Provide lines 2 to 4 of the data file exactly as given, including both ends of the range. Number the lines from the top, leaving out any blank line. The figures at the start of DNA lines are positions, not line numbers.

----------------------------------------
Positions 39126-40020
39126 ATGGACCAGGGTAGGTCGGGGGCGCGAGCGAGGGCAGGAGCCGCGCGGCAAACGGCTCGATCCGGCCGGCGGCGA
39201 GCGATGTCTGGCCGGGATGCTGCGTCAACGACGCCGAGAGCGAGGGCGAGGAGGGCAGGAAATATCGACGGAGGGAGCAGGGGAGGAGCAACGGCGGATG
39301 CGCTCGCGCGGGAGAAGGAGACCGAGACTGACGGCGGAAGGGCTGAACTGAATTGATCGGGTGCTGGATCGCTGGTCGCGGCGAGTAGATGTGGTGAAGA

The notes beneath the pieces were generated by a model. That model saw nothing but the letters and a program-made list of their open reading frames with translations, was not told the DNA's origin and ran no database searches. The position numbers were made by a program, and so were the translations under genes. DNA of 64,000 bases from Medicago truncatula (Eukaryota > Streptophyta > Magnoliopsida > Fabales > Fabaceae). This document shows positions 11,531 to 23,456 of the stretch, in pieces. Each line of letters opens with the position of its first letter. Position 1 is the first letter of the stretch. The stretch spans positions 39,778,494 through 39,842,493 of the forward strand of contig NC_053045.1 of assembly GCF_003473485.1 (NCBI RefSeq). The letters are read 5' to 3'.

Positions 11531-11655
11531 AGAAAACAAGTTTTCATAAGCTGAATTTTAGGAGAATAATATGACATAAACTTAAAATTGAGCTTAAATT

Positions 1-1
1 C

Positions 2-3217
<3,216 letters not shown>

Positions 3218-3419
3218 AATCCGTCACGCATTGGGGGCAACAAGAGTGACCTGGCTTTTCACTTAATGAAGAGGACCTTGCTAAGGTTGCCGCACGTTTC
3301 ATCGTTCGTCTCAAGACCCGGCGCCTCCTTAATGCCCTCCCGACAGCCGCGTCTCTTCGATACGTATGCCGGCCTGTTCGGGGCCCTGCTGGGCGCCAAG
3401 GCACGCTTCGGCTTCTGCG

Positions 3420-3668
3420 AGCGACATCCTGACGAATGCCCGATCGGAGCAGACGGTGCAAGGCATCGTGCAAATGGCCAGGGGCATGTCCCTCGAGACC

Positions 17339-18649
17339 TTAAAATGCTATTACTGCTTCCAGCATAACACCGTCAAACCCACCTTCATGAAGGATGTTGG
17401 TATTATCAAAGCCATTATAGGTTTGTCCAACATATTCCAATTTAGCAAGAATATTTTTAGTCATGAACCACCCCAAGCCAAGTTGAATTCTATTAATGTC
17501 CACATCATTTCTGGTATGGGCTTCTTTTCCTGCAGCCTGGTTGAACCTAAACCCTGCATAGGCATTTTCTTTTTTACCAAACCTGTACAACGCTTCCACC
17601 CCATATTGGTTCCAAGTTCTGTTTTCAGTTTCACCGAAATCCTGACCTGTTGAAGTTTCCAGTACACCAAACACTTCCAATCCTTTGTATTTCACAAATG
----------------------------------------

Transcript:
39126 ATGGACCAGGGTAGGTCGGGGGCGCGAGCGAGGGCAGGAGCCGCGCGGCAAACGGCTCGATCCGGCCGGCGGCGA
39201 GCGATGTCTGGCCGGGATGCTGCGTCAACGACGCCGAGAGCGAGGGCGAGGAGGGCAGGAAATATCGACGGAGGGAGCAGGGGAGGAGCAACGGCGGATG
39301 CGCTCGCGCGGGAGAAGGAGACCGAGACTGACGGCGGAAGGGCTGAACTGAATTGATCGGGTGCTGGATCGCTGGTCGCGGCGAGTAGATGTGGTGAAGA